Trayvon Martin is dead. At 17 his potential and promise for a fully-lived life were cut horribly short last month at the end of a gun in the hand of a neighborhood watch volunteer who found the skinny unarmed teenager in a hooded sweatshirt “threatening.”
As the value of “stand your ground” self-defense laws come under new scrutiny because of the outcome of this case, political figures are giving speeches and holding hearings in Trayvon’s name. Civil rights advocates have evoked the Florida high school student’s death to demand change and examine issues of social justice. Defenders of the shooter, George Zimmerman are also using the dead boy’s story to gain ground. After information leaked regarding Trayvon’s past school suspensions and possession of marijuana, his mother told the media, "They killed my son and now they're trying to kill his reputation."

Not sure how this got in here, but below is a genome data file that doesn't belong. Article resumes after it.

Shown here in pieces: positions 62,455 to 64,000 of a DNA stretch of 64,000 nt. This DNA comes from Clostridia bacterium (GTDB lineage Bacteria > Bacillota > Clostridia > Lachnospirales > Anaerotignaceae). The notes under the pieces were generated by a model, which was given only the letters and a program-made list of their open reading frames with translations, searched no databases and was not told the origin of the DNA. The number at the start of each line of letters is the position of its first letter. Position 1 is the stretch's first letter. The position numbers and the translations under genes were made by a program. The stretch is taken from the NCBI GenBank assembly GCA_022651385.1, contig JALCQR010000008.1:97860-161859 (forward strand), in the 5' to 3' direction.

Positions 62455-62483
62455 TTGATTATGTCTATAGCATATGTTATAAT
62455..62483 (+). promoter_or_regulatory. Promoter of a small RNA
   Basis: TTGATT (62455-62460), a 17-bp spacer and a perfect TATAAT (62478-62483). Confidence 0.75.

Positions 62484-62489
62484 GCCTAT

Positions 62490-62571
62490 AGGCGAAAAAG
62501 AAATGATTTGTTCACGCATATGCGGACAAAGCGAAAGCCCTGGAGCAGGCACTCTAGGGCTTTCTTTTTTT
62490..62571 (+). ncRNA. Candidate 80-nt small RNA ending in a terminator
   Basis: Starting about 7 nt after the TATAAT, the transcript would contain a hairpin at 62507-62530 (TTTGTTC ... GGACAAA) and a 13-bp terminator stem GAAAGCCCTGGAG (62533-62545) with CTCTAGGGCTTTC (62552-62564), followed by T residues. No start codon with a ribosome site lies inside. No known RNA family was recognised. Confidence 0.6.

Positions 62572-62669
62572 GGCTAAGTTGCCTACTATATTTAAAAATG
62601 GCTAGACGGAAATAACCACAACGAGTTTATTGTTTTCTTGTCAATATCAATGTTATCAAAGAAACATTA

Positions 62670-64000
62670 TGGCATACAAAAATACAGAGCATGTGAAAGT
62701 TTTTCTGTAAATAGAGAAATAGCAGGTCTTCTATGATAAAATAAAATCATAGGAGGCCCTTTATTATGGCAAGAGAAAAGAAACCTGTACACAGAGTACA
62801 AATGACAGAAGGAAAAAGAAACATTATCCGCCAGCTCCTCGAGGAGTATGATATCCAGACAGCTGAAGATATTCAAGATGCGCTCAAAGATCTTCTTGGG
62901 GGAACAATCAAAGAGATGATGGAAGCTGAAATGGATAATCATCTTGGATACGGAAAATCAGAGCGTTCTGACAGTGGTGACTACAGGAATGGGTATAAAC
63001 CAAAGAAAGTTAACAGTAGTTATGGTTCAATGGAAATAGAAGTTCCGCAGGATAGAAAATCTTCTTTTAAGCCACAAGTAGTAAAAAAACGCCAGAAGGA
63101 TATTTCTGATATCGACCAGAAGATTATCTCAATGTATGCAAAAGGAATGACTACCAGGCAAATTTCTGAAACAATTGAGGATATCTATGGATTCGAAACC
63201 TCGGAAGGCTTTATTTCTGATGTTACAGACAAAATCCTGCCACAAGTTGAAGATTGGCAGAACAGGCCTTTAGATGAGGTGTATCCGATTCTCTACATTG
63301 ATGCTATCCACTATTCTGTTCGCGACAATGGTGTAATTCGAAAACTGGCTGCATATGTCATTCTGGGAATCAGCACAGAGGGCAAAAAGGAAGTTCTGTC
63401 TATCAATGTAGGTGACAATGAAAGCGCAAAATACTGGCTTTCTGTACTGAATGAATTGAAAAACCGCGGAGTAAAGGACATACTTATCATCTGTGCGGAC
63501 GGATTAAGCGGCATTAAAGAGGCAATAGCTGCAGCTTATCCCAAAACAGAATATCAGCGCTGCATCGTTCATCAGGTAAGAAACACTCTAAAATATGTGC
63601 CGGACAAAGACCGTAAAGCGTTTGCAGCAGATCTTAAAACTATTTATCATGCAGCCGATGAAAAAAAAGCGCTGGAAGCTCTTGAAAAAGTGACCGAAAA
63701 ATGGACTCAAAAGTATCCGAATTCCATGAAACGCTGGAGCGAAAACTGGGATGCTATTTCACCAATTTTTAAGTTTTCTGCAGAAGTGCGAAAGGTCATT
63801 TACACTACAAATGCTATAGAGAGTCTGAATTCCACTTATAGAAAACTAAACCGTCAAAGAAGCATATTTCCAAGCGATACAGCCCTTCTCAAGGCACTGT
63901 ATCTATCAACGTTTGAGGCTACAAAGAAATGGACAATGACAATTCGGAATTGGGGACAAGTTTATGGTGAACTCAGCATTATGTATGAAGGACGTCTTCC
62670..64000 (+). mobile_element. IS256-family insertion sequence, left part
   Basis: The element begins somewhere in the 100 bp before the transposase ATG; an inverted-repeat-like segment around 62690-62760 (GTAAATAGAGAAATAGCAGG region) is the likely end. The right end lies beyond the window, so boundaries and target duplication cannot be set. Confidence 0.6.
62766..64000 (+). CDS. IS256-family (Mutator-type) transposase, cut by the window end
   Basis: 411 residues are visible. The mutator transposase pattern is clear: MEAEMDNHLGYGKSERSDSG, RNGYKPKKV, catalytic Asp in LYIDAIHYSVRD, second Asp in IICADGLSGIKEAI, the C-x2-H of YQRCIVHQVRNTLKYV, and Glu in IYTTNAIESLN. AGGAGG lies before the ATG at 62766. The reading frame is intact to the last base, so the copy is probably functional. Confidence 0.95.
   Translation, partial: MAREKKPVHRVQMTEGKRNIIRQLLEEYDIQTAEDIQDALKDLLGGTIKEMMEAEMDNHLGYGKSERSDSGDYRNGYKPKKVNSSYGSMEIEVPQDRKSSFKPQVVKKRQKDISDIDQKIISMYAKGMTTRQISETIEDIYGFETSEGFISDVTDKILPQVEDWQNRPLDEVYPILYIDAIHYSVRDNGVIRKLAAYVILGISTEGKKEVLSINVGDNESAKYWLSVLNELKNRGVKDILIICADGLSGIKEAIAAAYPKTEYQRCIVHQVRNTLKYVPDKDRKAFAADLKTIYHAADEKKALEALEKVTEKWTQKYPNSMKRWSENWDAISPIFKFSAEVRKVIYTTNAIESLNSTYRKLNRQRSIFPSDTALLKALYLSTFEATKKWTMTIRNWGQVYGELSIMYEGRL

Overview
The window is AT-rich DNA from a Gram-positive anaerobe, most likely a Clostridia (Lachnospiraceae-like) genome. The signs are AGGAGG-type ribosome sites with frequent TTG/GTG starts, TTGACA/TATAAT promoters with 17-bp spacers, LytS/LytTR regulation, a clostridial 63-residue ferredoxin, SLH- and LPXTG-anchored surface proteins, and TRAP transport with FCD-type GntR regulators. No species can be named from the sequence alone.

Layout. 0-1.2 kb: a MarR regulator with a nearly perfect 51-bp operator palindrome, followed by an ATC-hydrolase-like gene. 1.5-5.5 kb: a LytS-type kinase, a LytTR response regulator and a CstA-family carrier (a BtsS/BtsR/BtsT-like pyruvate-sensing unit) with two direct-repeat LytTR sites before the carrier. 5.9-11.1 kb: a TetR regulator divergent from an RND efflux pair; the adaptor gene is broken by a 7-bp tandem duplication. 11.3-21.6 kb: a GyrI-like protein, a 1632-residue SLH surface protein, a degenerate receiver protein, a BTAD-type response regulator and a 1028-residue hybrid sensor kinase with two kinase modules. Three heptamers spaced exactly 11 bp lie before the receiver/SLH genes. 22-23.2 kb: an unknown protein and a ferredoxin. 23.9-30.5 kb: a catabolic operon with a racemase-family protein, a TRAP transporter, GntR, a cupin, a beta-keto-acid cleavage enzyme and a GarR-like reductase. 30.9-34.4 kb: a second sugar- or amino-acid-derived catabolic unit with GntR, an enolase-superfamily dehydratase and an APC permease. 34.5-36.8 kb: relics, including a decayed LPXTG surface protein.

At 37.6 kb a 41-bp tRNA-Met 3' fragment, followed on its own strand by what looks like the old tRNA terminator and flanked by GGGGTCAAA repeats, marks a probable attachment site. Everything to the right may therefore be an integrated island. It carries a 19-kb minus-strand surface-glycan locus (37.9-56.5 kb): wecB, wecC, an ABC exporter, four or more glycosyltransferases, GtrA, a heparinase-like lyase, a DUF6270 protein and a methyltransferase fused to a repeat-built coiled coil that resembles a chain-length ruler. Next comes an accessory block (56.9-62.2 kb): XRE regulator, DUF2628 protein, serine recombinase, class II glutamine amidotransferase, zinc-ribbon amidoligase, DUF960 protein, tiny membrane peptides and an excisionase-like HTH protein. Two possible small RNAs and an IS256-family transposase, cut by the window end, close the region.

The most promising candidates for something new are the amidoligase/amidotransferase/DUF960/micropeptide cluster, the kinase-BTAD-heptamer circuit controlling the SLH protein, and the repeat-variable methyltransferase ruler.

Perhaps to expand the impact of her effort, lawyers at the Florida Women’s Trial Group law firm, representing Trayvon's mother, applied to the U.S. Patent and Trademark Office to protect the slogans “I Am Trayvon” and “Justice for Trayvon” for use on “CDs and DVDs featuring TRAYVON MARTIN.” Typically the Commerce department protection is sought so that unauthorized parties cannot use a brand or a likeness for commercial purposes.
Although I’m sure the grieving parents want to do whatever they can to make certain justice is done, critics will undoubtedly say they are attempting to cash in on the enormous public outcry over the slaying.
Whatever the truth of their motives, the boy is dead. But the symbol, and the many ways it might be exploited, live on.